Simulated Identification of Silent COVID-19 Infections Among Children and Estimated Future Infection Rates With Vaccination | Infectious Diseases | JAMA Network Open | JAMA Network
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    Original Investigation
    Public Health
    April 23, 2021

    Simulated Identification of Silent COVID-19 Infections Among Children and Estimated Future Infection Rates With Vaccination

    Author Affiliations
    • 1Agent-Based Modelling Laboratory, York University, Toronto, Ontario, Canada
    • 2Center for Vaccine Development and Global Health, University of Maryland School of Medicine, Baltimore
    • 3Center for Infectious Disease Modeling and Analysis, Yale School of Public Health, New Haven, Connecticut
    • 4Faculty of Medicine, University of Toronto, Toronto, Ontario, Canada
    JAMA Netw Open. 2021;4(4):e217097. doi:10.1001/jamanetworkopen.2021.7097
    Key Points

    Question  Is a targeted strategy for identification of silent COVID-19 infections among children in the absence of their vaccination associated with reduced infection rates in the general population?

    Findings  In this simulation modeling study, identifying 10% to 20% of silent infections among children within 3 days after infection would bring attack rates below 5% if only adults were vaccinated. If silent infections among children remained undetected, achieving the same attack rate would require an unrealistically high vaccination coverage (≥81%) of this age group, in addition to vaccination of adults.

    Meaning  These findings suggest that rapid identification of silent infections among children may achieve comparable effects as would their vaccination.


    Importance  A significant proportion of COVID-19 transmission occurs silently during the presymptomatic and asymptomatic stages of infection. Children, although important drivers of silent transmission, are not included in the current COVID-19 vaccination campaigns.

    Objective  To estimate the benefits of identifying silent infections among children as a proxy for their vaccination.

    Design, Setting, and Participants  This study used an age-structured disease transmission model, parameterized with census data and estimates from published literature, to simulate the estimated synergistic effect of interventions in reducing attack rates during the course of 1 year among a synthetic population representative of the US demographic composition. The population included 6 age groups of 0 to 4, 5 to 10, 11 to 18, 19 to 49, 50 to 64, and 65 years or older based on US census data. Data were analyzed from December 12, 2020, to February 26, 2021.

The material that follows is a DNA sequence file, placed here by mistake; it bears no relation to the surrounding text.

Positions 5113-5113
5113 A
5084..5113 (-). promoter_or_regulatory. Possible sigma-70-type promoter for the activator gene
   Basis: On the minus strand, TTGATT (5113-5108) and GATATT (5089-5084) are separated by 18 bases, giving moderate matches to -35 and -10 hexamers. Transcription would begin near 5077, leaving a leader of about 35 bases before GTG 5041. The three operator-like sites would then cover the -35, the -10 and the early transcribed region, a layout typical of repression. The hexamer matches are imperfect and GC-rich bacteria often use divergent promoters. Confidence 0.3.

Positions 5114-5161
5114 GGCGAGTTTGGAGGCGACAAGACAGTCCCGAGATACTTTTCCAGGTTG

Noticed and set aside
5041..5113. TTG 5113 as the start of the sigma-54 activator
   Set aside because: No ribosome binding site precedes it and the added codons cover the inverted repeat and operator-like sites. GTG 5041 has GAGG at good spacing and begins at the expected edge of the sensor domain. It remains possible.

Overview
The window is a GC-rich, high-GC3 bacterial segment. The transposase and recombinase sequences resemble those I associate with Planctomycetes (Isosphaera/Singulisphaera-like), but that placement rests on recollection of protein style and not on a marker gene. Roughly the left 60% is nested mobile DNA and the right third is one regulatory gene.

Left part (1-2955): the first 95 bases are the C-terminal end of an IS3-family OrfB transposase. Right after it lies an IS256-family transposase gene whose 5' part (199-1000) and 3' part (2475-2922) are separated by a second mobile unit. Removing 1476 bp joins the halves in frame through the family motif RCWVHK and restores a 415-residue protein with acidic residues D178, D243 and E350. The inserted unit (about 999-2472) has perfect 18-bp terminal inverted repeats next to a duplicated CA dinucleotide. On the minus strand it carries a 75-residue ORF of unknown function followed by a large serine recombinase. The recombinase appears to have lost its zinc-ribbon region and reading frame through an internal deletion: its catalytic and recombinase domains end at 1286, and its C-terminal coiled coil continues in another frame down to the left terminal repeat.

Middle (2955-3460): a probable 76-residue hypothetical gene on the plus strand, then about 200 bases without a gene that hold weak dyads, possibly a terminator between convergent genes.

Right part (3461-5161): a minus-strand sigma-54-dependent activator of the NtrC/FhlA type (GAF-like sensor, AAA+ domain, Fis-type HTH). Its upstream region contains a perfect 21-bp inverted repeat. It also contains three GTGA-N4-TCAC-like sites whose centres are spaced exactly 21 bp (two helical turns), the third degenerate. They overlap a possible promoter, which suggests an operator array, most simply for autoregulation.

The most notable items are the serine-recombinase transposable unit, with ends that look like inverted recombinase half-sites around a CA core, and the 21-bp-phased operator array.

Exposures  In addition to the isolation of symptomatic cases within 24 hours of symptom onset, vaccination of adults was implemented to reach a 40% to 60% coverage during 1 year with an efficacy of 95% against symptomatic and severe COVID-19.

    Main Outcomes and Measures  The combinations of proportion and speed for detecting silent infections among children that would suppress future attack rates to less than 5%.

    Results  In the base-case scenarios with an effective reproduction number Re = 1.2, a targeted approach that identifies 11% of silent infections among children within 2 days and 14% within 3 days after infection would bring attack rates to less than 5% with 40% vaccination coverage of adults. If silent infections among children remained undetected, achieving the same attack rates would require an unrealistically high vaccination coverage (≥81%) of this age group, in addition to 40% vaccination coverage of adults. The estimated effect of identifying silent infections was robust in sensitivity analyses with respect to vaccine efficacy against infection and reduced susceptibility of children to infection.

    Conclusions and Relevance  In this simulation modeling study of a synthetic US population, in the absence of vaccine availability for children, a targeted approach to rapidly identify silent COVID-19 infections in this age group was estimated to significantly mitigate disease burden. These findings suggest that without measures to interrupt transmission chains from silent infections, vaccination of adults is unlikely to contain the outbreaks in the near term.